29 January 2022

Is renaming Aspen Island really a win for acknowledging women's achievements?

| Suzanne Orr MLA
Join the conversation
Aspen Island

Aspen Island will be renamed in honour of Queen Elizabeth II. Photo: Glynis Quinlan.

After a statue of Andrew Ellis Clarke was unveiled on Constitution Avenue in 2020, the public conversation on the underrepresentation of women in our public memorialisation has steadily grown.

On 1 January, the Federal Government announced Aspen Island would be renamed ‘Queen Elizabeth Island’. While some might say this is a win for the commemoration of women in our public art and placenames, it shouldn’t be taken as that.

It would seem the Federal Government understands the high value of conscientious public representation, and it was encouraging to see the most recent commissioning of a bust of Marion Mahony Griffin, located at the lookout on Mount Ainslie.

Marion Mahony Griffin was a largely overlooked figure until recently, despite her significant role in developing the winning design for the city of Canberra, which was won only under her husband’s name. Marion’s former absence in our national consciousness is particularly galling when one looks to just a sample of her contributions to this nation over a distinguished career.

We now know that early on in her relationship with Walter Burley Griffin, she rendered his plans for the Australian Government’s international competition for the design of our new capital to a remarkably fine degree despite having never seen the landscape.

READ ALSO Aspen Island to be renamed after Queen Elizabeth

However, Marion was a trailblazer in many other respects. She was the first licensed female architect in her home state of Illinois. NCA curator Roslyn Hull has described Marion as “the first woman as far as we know working — that is, actually having a job — as an architect anywhere in the world”.

‘You can’t be what you can’t see’ has been the guiding creed for my work in this space these past few years. It is my strong belief that this turn of phrase is best applied when we memorialise art, places, and any other form of public commemoration after women and other marginalised groups who have achieved great things.

To get our own house in order on this issue, so to speak, I have made the case in the Legislative Assembly for better representation of women in our public memorialisation. Noting that at the time of Art ACT’s listed gendered sculptures, 16 were male, 10 of which depicted historical figures. 11 were female, of which 1 was a historical figure resulting in a 10 to 1 gender imbalance.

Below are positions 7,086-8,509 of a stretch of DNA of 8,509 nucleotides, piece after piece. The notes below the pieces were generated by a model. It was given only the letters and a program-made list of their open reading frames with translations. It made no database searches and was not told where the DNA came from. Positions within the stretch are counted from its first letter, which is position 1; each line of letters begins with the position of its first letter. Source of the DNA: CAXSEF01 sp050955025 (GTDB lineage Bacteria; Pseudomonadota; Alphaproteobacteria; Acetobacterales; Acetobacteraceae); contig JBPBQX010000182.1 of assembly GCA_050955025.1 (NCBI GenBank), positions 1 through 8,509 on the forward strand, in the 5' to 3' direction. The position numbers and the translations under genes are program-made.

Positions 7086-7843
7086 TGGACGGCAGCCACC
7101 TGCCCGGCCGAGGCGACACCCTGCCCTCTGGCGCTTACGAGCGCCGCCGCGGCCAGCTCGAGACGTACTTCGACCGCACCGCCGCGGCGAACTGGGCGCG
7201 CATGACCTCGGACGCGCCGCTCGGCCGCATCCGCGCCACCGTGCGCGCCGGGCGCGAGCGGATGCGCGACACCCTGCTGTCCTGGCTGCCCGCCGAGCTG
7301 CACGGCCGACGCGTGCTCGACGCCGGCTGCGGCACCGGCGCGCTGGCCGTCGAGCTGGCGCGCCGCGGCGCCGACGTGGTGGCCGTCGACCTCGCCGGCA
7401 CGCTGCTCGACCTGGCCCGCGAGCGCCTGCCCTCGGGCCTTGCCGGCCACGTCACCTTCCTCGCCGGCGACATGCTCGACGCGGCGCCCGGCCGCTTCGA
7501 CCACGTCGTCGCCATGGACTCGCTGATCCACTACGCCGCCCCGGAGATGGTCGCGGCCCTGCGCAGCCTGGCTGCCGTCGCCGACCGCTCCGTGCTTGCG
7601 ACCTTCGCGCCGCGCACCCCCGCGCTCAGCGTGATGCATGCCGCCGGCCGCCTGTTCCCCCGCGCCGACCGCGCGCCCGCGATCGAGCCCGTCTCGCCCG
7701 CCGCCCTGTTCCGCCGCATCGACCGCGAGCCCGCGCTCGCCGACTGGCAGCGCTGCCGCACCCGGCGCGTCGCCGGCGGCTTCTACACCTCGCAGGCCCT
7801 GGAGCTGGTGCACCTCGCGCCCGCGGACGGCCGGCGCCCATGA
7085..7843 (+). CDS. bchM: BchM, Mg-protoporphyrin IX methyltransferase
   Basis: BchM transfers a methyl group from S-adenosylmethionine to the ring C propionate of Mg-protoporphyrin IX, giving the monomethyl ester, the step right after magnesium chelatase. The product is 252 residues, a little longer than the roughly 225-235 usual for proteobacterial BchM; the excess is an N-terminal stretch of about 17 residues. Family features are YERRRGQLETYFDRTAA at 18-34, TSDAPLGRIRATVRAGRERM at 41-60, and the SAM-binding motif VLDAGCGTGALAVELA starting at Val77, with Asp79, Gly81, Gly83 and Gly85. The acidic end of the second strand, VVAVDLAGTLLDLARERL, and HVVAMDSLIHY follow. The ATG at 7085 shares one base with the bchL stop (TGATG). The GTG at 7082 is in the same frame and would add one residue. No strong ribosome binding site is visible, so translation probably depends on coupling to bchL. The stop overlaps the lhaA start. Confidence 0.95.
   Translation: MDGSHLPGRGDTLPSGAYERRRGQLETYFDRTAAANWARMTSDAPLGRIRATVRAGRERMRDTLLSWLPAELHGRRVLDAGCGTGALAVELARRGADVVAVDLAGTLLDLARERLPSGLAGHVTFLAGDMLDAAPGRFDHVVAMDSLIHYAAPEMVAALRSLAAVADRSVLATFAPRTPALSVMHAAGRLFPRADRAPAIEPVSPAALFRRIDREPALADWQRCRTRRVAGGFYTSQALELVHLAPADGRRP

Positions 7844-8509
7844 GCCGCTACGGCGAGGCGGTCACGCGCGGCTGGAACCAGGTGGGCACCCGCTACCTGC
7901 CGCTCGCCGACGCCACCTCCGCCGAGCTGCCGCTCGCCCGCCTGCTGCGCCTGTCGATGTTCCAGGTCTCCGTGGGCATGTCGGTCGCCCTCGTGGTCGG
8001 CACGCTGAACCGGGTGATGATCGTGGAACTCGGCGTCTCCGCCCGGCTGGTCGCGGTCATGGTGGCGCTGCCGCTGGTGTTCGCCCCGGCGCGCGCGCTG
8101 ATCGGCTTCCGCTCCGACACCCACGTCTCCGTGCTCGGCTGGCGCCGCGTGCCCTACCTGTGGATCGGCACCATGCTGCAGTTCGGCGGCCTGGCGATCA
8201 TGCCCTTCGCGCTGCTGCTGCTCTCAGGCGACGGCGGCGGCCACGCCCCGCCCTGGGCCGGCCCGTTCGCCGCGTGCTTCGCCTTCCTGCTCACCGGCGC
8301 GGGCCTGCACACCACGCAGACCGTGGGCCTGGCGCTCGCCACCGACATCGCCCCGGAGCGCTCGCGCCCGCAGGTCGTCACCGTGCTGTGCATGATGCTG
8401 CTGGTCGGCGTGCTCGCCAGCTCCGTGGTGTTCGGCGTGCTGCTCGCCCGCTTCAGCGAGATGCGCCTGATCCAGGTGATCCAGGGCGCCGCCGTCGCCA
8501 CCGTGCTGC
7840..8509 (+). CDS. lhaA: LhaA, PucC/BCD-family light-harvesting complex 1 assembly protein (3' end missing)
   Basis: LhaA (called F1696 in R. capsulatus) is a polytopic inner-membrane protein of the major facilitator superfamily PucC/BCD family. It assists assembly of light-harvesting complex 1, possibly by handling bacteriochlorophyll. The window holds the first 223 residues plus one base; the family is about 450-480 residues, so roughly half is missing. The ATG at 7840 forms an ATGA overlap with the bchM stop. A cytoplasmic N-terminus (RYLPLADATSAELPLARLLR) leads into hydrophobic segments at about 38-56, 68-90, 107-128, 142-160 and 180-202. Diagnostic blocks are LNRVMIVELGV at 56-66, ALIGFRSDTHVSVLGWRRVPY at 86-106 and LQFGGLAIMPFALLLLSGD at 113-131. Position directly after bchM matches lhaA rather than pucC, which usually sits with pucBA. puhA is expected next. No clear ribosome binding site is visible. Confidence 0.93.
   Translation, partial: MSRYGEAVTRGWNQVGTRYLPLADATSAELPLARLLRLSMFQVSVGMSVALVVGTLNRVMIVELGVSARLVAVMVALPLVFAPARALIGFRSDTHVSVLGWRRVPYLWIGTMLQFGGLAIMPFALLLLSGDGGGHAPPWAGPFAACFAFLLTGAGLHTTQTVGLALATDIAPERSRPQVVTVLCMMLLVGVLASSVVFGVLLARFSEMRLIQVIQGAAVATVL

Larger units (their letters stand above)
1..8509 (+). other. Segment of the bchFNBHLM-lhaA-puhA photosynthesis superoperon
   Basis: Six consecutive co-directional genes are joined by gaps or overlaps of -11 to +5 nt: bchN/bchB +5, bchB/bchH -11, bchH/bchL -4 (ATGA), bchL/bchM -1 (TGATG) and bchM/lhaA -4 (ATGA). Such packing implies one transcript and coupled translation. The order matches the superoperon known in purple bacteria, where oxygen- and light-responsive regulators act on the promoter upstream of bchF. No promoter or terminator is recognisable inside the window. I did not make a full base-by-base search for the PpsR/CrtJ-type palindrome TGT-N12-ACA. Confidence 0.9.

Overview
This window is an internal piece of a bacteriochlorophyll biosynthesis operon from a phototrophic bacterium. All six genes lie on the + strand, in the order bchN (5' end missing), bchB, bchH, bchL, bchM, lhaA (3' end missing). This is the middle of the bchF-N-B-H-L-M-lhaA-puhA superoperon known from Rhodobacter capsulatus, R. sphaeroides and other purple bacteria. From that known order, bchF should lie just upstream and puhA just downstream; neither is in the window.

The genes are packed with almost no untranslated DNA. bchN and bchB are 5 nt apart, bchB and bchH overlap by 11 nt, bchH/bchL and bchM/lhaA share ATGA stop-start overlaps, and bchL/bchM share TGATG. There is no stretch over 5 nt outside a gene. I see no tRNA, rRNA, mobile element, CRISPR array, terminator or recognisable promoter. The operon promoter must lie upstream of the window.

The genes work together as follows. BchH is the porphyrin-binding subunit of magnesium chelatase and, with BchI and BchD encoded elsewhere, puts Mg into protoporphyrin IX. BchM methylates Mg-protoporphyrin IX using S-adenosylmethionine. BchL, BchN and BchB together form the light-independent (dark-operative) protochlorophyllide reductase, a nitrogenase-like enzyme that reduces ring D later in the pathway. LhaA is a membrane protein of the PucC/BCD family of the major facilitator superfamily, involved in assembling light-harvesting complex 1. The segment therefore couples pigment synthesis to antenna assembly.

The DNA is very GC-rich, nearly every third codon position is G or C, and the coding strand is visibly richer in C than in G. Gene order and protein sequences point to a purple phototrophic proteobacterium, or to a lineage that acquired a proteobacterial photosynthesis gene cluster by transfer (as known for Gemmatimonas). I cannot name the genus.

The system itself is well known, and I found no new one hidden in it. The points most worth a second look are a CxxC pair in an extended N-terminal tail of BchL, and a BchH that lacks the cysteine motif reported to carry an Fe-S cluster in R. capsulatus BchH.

Shortly after this, Jasiri – organisers of ‘Girls Take Over Parliament’, launched a petition I sponsored, calling on this Government to: “look to promote equality and diversity in the people we recognize through public commemoration; increase the prominence of women in place naming conventions across the territory; and identify opportunities to increase the representation of women, especially of diverse backgrounds and First Nations leaders in our public statues.”

Consequently, the Standing Committee on Economy and Gender and Economic Equality resolved to inquire into memorialisation through public commemoration, submissions for which are still currently open.

The Minister for Arts has begun to address the disparity within the Art ACT’s collection, announcing in our most recent budget $200,000 dedicated to a new public artwork commission by a female or non-binary artist to represent and celebrate women and/or non-binary people.

We have also seen great progress in recent times from the Deputy Chief Minister, with two of our new schools named after women, taking the total from one to three. Every student who hears the name of these schools will know women can succeed in equal value to the men who have been named after schools.

This brings us back to ‘Queen Elizabeth II’ Island.

Queen Elizabeth II was born into the most powerful position of any person in the Commonwealth. While many will rightly argue that she has performed her duties in a commendable manner and is a worthy candidate for memorialisation, many others can similarly assert she already enjoys significant recognition.